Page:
Happy Ending for Yvonne Celebrity Runaway Cow Gains Her Freedom
German authorities have revoked their permission to shoot Yvonne, the world-famous runaway cow who chose not to be turned into steak. Her pursuers say they will leave her in peace, for the time being, to roam the forest she now calls home. Such a happy ending is rare for Germany's animal celebrities.
Yvonne, the cow who escaped slaughter and gained international fame by outwitting her pursuers for the past three months, has finally won her freedom, and can now roam to her heart's content through the Bavarian forest where she has found refuge.
The district authority of Mühldorf am Inn in Upper Bavaria said on Friday it had revoked its permit to shoot the six-year-old brown-and-white dairy cow. Yvonne was being fattened up to be turned into steaks until she smashed through the electric fence of a farm in Aschau and bounded off.
"As the animal no longer constitutes an acute threat to road traffic in its current location, no major search or capture operations are necessary," the authority said in a statement. "The Mühldorf district office requests that the animal not be disturbed in its current habitat."
Authorities had initially given permission for her to be killed because she almost collided with a police car during her flight, and was deemed a traffic hazard. But the permit had been temporarily suspended to allow wildlife activists to track her down, tranquilize her and take her to an animal sanctuary. Now it has been lifted for good, and hunters are expressly forbidden to shoot her.
This is the news Yvonne's army of fans have been waiting for. A Facebook page set up in her honor has over 27,000 friends, and media from around the world have devoting copious column inches to her adventures, possibly in a bid to feature some light relief from the Libyan war and financial market turmoil. Her celebrity status evidently helped to protect her.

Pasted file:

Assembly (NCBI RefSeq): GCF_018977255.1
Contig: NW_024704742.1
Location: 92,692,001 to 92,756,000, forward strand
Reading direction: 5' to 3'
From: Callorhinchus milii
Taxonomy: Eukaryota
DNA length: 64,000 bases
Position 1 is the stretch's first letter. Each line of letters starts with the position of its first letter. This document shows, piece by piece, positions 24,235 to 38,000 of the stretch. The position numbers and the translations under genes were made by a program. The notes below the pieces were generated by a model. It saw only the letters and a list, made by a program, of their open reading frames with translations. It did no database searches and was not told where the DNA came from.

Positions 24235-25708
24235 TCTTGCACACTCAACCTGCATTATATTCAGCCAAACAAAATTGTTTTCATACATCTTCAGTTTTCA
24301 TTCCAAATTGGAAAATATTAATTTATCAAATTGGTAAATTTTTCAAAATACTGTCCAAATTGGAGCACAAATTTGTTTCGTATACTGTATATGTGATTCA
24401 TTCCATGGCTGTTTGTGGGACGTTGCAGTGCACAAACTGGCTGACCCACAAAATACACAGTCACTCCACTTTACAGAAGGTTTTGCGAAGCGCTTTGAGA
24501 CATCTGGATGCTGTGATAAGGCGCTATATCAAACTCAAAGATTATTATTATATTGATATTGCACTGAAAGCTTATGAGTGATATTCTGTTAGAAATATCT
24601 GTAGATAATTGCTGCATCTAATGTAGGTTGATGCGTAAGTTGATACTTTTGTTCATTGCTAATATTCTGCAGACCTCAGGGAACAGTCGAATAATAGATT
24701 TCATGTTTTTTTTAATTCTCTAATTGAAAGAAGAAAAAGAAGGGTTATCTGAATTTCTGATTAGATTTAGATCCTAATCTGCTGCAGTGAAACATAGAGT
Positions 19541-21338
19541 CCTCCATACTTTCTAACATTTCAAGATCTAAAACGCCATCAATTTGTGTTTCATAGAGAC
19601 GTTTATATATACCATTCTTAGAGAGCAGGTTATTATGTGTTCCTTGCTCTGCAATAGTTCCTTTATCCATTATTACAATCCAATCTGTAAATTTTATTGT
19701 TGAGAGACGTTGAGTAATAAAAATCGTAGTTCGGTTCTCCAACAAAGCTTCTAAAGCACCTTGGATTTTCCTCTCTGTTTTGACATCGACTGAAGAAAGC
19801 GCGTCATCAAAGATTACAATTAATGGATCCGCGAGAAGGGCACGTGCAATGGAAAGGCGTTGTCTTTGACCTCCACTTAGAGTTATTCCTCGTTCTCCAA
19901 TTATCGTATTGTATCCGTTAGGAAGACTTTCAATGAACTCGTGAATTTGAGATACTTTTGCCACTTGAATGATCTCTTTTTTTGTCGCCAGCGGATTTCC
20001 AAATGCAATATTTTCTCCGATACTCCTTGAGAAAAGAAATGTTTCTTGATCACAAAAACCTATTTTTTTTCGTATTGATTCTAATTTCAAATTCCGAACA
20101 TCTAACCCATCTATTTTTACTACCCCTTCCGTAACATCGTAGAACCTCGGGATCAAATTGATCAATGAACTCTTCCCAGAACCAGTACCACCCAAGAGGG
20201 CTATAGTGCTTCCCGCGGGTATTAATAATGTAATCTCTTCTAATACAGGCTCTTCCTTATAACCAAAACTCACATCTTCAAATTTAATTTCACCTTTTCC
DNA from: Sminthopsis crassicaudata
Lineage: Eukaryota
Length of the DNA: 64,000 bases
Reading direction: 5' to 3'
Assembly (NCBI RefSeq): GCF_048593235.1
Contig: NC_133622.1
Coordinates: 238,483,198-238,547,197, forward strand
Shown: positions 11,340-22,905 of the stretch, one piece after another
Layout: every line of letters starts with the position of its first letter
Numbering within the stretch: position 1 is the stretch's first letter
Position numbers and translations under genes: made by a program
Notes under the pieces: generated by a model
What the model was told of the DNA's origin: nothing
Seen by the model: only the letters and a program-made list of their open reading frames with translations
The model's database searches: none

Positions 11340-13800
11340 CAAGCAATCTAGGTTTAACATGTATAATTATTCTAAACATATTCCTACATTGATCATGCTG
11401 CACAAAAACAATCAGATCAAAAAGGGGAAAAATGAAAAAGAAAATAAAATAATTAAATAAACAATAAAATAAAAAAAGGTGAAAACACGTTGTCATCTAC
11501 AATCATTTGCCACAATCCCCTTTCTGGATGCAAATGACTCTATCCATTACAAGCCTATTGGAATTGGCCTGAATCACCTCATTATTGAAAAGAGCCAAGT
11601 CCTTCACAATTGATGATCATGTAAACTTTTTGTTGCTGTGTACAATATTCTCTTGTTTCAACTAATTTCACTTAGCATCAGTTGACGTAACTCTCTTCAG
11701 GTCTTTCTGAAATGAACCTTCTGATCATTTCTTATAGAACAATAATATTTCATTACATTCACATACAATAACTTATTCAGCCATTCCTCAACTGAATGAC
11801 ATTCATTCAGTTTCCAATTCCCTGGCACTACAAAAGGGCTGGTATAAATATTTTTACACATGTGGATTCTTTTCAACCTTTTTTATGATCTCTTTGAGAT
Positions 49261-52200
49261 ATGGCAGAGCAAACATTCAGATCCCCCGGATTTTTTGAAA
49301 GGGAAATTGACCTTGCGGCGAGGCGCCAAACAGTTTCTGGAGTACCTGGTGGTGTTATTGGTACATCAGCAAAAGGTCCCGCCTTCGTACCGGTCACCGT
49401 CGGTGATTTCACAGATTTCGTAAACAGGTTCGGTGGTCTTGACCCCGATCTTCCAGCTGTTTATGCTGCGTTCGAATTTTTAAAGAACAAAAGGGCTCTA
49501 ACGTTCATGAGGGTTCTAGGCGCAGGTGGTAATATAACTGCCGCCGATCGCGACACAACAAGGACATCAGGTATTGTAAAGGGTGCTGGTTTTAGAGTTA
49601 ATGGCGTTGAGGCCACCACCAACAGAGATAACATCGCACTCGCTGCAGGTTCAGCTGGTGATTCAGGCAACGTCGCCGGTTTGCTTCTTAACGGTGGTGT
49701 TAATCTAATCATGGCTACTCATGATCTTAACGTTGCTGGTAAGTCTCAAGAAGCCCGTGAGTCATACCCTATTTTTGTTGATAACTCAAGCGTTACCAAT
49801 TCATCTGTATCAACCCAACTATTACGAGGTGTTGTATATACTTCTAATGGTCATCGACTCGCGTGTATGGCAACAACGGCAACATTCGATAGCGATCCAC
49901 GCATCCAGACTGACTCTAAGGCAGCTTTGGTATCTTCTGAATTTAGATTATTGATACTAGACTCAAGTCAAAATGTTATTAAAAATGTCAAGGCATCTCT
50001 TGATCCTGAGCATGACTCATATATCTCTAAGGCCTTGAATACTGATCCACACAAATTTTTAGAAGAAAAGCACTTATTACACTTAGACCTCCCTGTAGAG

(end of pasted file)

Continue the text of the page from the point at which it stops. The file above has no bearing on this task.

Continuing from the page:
Hindus Concerned For Yvonne's Safety
Bild, the tabloid German newspaper, offered 10,000 ($14,500) for information leading to her safe capture, and provided almost daily coverage of the hunt, even paying a vet to examine one of her cowpats. He declared she was healthy and well-fed.
Prominent Hindus, for whom cows are sacred, weighed in with calls on German authorities to protect Yvonne. A Bavarian band has composed a folk song called "Yvonne You Wild Cow" and hopes it will become a hit at the Oktoberfest beer festival next month.
"Yvonne has truly fought for her freedom. She has shown the world that her urge to be free is strong -- even for a cow," the wildlife charity Gut Aiderbichl, which has purchased Yvonne and wants to offer her a home, said in a statement on Sunday.
The charity, which looks after neglected animals including ponies, dogs, chimpanzees and 400 cattle, has said it too will leave the bovine celebrity in peace for the time being.
"We still want her to come and live with us, but we're only using a very small team now, and the focus is on quietly observing her and making sure she doesn't get agitated," a member of staff told SPIEGEL ONLINE. The team comprises three people qualified to handle a tranquilizer gun.
"She doesn't belong in the forest forever and things would get difficult for her if she stays there until the winter. But the pressure is off to catch her, now that the kill permit has been revoked for good."
Love Trap Featuring 'George Clooney of Cattle'
During their hunt, Yvonne's would-be rescuers had used a helicopter equipped with a heat-seeking camera, and had even resorted to deploying an attractive ox called Ernst to try to lure her out of the forest with amorous roars. She fled the helicopter and simply ignored what media dubbed the "George Clooney of cattle." Even Waltraud, Yvonne's sister, couldn't attract her out of the woods.
Yvonne evidently feels at home in the woods near Zangberg, some 16 kilometers from the farm she fled. Trackers who have caught a glimpse of her claim she has put on weight, which isn't surprising given the smorgasbord of delicacies available to her in and around the woods -- juicy grass, ample supplies of apples and maize.